Why Good Teaching Trumps Good Coaching

Both teachers and coaches have luxuries that make the other envious.  Coaches wish they had the endless stream of people to work with, a guaranteed influx of new bodies.  Teachers wish they had kids that came in seeking help to get better at something.

Coaches and players share a passion (or at least a liking) of a game.  There is a built-in commonness, a mutual desire for the same ouput : better players.  Coaches are handed a group that want something very specific, or at the very least want to try.

Athletes are all about participating.  They want to do and be shown.  They LOVE training and practicing and tend to give their best efforts every time.  Their competing for spots and playing time.


photo credit: jimkielbaso.com

Teachers don’t have that same sort of selection process to determine who they work with.  The vast majority of students HAVE to be there, not WANT to.  And they act accordingly.

photo credit:Getty images, fit.webmd.com

(At least these girls dress down).

Teachers are in the business of people, not athletes. Before they do anything they’ve got to get students to PARTICIPATE.  Conjuring motivation is a lot harder than pinpointing it.  As self-centered as teenagers are (and rightfully should be) the last thing they want to do is look intrinsically at themselves.  The second to last thing they want is to be UNSUCCESSFUL at one more thing, especially out in the open. If an attempt is given, it’s generally the weakest possible.  It saves the ego when they fail.

I have been a teacher and a coach, and did both for five years.  Performed simultaneously, coaching was by far the more enjoyable of the two.   I loved the breaking apart and fanning out the slivers so a broader picture of the game could be synthesized.  I loved the questions and the interest.  I loved practicing in the rain.  I loved twenty girls trying to outwork each other and never ever let the other down.  An enthusiasm of teaching paired with an enthusiastic set of learners is the most exciting thing on earth. There is a  reciprocal excitement about BEING A PART OF SOMETHING SPECIAL.  And that specialness spreads itself from the practices and games to the countless hours of preparation.  I credit everything to the group that stumbled into my lap.  When the people changed my heart did too.  But when it was good it was transformatively good.  It seeped in and intoxicated everything.  There is so much satisfaction in seeing immediate and consistent progress.  The communal expectation of improvement is exhilarating.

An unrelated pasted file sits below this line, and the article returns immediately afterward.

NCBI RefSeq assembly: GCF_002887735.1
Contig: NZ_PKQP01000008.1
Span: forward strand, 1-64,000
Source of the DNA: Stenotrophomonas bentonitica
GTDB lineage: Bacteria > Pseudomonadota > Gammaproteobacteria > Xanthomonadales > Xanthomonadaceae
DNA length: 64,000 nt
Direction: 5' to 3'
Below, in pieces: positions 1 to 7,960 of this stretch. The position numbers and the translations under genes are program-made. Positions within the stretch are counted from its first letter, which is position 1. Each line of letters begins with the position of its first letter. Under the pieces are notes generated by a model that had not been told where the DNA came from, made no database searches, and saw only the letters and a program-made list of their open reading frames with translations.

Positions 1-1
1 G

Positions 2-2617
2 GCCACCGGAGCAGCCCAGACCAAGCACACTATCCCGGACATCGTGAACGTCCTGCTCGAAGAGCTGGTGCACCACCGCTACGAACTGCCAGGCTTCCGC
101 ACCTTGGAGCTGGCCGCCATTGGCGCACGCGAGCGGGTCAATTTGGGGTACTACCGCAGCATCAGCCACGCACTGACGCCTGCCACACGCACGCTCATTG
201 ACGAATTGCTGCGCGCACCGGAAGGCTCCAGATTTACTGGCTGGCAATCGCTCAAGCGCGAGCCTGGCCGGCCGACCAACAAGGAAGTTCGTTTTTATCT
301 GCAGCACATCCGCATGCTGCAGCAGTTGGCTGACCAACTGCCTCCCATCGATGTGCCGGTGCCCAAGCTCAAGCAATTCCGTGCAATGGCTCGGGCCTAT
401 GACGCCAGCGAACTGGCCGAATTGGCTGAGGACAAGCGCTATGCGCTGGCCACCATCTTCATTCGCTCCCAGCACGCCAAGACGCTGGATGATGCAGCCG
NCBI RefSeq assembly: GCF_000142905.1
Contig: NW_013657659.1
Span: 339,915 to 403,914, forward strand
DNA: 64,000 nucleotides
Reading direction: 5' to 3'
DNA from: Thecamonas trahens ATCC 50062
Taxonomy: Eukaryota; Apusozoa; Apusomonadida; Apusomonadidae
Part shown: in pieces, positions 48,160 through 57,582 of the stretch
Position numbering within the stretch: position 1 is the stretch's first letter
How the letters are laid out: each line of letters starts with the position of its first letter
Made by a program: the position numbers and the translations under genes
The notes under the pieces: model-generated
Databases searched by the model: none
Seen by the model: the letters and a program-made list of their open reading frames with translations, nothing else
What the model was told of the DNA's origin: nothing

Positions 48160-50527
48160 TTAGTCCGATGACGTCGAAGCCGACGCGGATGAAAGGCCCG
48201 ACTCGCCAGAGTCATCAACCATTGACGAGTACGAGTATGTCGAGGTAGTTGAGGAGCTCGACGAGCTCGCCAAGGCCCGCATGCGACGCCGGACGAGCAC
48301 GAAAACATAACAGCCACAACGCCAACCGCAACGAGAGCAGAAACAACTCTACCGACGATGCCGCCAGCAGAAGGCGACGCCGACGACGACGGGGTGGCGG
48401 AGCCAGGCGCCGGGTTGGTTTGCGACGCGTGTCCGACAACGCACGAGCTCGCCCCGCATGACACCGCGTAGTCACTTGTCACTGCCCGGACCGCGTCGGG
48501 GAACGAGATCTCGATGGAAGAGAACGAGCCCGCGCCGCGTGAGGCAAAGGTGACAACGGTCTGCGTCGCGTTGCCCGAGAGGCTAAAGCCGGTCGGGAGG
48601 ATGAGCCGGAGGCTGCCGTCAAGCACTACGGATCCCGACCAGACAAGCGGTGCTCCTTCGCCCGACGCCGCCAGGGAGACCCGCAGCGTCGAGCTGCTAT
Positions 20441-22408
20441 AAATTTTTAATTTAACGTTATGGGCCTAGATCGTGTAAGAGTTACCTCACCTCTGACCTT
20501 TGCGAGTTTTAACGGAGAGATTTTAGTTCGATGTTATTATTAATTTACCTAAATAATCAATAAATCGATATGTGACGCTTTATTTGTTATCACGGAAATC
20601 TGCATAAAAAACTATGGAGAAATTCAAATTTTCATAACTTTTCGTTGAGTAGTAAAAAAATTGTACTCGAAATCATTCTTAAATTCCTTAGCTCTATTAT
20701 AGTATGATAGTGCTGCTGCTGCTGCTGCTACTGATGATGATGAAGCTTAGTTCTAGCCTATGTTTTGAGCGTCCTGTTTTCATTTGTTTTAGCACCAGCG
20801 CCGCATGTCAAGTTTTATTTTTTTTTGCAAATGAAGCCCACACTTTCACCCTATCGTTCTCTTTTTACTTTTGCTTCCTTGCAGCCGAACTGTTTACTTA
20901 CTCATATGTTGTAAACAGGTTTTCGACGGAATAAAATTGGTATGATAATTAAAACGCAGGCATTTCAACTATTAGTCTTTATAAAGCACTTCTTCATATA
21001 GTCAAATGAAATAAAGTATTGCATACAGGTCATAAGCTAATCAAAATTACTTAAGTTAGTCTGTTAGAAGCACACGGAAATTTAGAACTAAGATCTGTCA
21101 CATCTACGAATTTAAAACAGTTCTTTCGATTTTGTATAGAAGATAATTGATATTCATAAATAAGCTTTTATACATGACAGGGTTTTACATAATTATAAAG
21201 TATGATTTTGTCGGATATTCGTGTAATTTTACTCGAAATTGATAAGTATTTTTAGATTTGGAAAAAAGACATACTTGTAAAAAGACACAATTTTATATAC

With such an incredible coaching experience,  why would I argue that teaching has superior virtues?


Because teaching is harder.


You have to change a kid’s beliefs.  You have to shift the way they think about themselves and the world, and you have to do it implicitly and systematically.  Your plans revolve around keeping their interest more so than developing their skills.  You have to build them up as people so they buy in to what you have to offer.  Your work is first and foremost making better human beings.

Good teaching trumps good coaching because of the product.  Whether or not students believe in their potential, teachers want it for them.  We assume they are good.  Coaches develop drills and hold tryouts for kids to prove they are good.  Neither is wrong.  One is just full of acceptance while the other is prized for segregation.  While coaches are interested in fully developing a piece, teachers engage the whole.  We pick up and dust off all the best bits coaches accidentally throw away, because we’re familiar with the imagined potential there.


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